Why is it called Good Friday?

good fridayHave you ever wondered that? Why is today… the day we remember the crucifixion of Jesus Christ… why is it called “good?” How could something so horrific, so brutal, ever be called good? I’ve heard it said that asphyxiation by crucifixion is one of the most painful deaths imaginable. Add that to the reality that the Romans were masters of death, and well… ’nuff said.

Some will say that it’s akin to a texting fail. You know, you tried to type father but because your thumbs are too big you typed farter. They say it was originally “God’s” Friday, but over time it became “Good” Friday. Others suggest that it is good as in holy, a day set by the church to observe a sacred time or season. Have you ever heard someone say, “Good tidings,” at Christmas? Same idea.

These may very well be true. I’m no expert. However, I think the only way we can call it Good Friday is if we view it from the perspective of Sunday. In other words, there are some things we experience that can only be fully understood when we look back at them from a place of victory. If Jesus doesn’t get out of the grave on Sunday morning, it’s anything but Good Friday.

It’s Defeated Friday.

It’s Fearful Friday.

It’s Hopeless Friday.

But He did get out! And when He came out of that grave, He didn’t come out empty-handed. He came out with all power and authority in heaven and earth. That thing that’s been holding you down… that addiction, that depression, that stress… Jesus stripped it of it’s power.

It’s good because on the cross of Calvary, Jesus took the best the enemy had to offer. He exhausted every weapon that could be used against you. The devil has nothing to throw at you because He threw it all at Jesus.

It’s good because it’s the day we remember that through Jesus, God showed his great love for us. Jesus became sin… became like us so that we might become like Him.

And it’s that same power that raised Jesus from the dead who now lives inside those of us who have surrendered our lives to the Crucified King… the Resurrected King. It’s His power that has been made available to us to announce to the world His good news.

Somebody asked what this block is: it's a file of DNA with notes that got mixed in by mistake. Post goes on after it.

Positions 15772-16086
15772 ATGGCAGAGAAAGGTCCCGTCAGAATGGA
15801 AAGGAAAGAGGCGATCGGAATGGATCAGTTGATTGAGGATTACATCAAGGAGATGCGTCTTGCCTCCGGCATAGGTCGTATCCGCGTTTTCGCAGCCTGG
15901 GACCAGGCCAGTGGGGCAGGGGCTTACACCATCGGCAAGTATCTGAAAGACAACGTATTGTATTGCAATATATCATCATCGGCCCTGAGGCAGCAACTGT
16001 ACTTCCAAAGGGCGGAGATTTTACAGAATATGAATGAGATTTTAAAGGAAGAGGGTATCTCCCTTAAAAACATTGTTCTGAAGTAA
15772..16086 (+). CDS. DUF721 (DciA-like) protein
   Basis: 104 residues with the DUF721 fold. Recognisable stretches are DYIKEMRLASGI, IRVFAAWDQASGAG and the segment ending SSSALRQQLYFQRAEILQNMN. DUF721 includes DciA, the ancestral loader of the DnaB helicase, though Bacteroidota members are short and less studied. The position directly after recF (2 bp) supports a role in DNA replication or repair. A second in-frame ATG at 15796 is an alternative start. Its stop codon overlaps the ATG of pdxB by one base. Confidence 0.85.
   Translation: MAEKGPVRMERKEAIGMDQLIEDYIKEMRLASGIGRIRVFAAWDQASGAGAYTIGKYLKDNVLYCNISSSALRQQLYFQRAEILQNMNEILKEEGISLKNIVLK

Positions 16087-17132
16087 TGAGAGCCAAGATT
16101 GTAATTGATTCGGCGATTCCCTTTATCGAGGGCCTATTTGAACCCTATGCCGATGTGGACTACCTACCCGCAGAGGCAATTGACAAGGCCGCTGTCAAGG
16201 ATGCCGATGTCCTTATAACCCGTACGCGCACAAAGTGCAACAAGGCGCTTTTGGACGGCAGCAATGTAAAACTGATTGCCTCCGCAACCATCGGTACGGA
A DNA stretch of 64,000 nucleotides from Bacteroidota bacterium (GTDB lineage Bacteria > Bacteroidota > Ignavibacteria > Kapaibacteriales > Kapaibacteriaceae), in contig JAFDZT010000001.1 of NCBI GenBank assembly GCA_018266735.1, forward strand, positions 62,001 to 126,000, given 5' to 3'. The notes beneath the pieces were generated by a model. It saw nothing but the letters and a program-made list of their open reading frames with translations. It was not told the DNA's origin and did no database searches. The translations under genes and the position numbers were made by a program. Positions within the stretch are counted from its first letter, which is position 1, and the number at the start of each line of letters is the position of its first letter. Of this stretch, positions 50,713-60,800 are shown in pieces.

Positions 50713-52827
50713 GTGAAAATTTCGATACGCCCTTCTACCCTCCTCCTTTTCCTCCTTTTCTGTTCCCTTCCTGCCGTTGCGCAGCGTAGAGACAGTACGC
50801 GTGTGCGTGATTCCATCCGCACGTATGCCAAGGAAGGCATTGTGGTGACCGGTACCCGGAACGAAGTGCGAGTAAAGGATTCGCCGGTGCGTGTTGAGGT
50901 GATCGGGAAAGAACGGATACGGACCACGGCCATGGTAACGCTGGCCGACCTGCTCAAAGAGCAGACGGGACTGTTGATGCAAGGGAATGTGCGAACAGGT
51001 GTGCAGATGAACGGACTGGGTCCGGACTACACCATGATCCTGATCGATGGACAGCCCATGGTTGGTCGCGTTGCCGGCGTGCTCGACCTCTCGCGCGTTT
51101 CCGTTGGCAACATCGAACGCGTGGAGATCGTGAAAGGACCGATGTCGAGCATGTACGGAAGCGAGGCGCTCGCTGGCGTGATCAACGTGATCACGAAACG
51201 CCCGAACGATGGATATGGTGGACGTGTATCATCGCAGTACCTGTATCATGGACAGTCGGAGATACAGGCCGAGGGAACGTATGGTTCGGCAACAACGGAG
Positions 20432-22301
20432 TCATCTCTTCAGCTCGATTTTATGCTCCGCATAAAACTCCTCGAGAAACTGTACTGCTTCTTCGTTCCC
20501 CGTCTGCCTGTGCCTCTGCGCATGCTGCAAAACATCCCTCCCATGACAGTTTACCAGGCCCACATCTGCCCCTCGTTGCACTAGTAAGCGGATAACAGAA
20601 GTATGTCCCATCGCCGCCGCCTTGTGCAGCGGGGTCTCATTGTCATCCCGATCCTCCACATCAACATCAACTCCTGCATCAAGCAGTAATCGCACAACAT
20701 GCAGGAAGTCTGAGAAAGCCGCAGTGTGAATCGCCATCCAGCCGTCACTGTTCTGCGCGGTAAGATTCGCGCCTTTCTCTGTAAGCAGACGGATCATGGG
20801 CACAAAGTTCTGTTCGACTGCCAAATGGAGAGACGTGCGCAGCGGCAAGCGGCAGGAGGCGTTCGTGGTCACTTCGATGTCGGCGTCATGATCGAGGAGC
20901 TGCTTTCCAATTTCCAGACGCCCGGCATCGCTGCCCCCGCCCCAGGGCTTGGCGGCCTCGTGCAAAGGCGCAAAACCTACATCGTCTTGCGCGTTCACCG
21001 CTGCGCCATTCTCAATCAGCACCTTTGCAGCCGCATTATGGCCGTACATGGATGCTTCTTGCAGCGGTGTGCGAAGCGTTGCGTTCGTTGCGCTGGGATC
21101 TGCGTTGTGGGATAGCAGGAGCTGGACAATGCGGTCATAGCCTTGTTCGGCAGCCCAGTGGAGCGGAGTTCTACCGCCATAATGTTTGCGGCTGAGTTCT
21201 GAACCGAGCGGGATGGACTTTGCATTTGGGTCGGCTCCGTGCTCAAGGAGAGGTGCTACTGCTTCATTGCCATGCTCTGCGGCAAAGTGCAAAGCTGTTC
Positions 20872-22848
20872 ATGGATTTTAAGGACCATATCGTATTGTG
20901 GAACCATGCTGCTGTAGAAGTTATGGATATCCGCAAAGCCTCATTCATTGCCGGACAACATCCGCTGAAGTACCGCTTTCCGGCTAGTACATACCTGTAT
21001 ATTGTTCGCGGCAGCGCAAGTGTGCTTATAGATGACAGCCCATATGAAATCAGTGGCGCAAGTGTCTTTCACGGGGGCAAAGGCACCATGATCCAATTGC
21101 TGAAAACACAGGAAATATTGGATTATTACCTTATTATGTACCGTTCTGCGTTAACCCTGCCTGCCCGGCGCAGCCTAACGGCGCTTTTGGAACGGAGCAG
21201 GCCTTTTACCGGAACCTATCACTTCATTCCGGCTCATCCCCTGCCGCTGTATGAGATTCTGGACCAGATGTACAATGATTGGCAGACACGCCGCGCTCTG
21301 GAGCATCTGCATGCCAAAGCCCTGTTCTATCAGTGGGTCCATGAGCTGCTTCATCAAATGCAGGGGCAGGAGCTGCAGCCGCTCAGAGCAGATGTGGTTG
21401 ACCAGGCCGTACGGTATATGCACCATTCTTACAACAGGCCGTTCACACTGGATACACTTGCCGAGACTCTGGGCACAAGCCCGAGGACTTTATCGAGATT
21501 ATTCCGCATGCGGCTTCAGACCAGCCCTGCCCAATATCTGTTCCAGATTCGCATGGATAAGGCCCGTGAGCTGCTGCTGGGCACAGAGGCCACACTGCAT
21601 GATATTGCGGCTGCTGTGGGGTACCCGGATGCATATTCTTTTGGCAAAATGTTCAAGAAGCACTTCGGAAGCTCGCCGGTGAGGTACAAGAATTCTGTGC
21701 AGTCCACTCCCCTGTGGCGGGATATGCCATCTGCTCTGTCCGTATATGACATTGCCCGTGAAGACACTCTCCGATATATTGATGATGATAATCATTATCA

Easter is just 2 days away! I’m so excited, I just about can’t stand it. I hope you’re inviting people. Every time the thought crosses my mind to invite someone to church, I assume that is God speaking to me! The enemy certainly wouldn’t lead me to invite them. So I act on it, knowing if God is leading me then He’ll also empower me.

This isn’t the time to say “no” for people! If God is working on you to invite them, He’s probably working on them to accept. Did you know that surveys suggest 9 out of 10 unchurched people said they would come to church if they were invited? Maybe you don’t fully understand why you’re being led to invite them, but chances are you will when you get to look back on it from a place of victory.

In that case, any day can be a “good” day.


What I learned about Easter from a wild goose.

Lately, one of my favorite evening activities has been to walk the fairway behind my house and look for lost golf balls. If you haven’t been to my house, we live on a golf course. We don’t get free golf, sadly. However, I usually find about 10 golf balls each time I go out, so that’s something!

As I was walking yesterday, I came upon a mother goose watching over her eggs. I must have crossed her “don’t come near my babies” line because she raised up and let out a hiss that can only be described as terrifying. If you happened to be just at the right spot on Greenbrier Blvd., you were treated to the hilarious sight of a grown man in a full sprint in fear from a goose that never moved.

I’m not proud about that, but it did give me a particular thought. What if we were as passionate about inviting people to church as that goose was about protecting her unhatched babies? What if we understood our mission to be as vital and necessary as that mother goose’s? It certainly is.

I haven’t spent a ton of time reading 2 Timothy, but I did come across a passage that has just lodged in my heart lately. From the International Children’s Bible (don’t judge me…) 2 Timothy 1:10 says this, “Jesus destroyed death. And through the Good News, he showed us the way to have life that cannot be destroyed.”

Life that cannot be destroyed. Wow.

When you share the story of Jesus with someone, you’re inviting them to discover a life that cannot be destroyed.

Not by depression.

Not by sickness.

Not by fear.

Not by addiction.

Not by brokenness.

Not by pain.

Life that cannot be destroyed. Period.

Why? Because Jesus destroyed death… and when he destroyed death, he destroyed every weapon that death wielded. They were all stripped of their power. Again, Paul puts it this way in Colossians 2:15, “And having disarmed the powers and authorities, he made a public spectacle of them, triumphing over them by the cross.”

So let’s release our inner wild goose… full of passion, energy, and purpose. Let’s invite our neighbors, co-workers, friends, and family members to church this Easter. We have a powerful story to share, and we need not shrink back from it. And when they see the way to have life that cannot be destroyed, let’s make earth look more like heaven, joining the celebration taking place among the angels.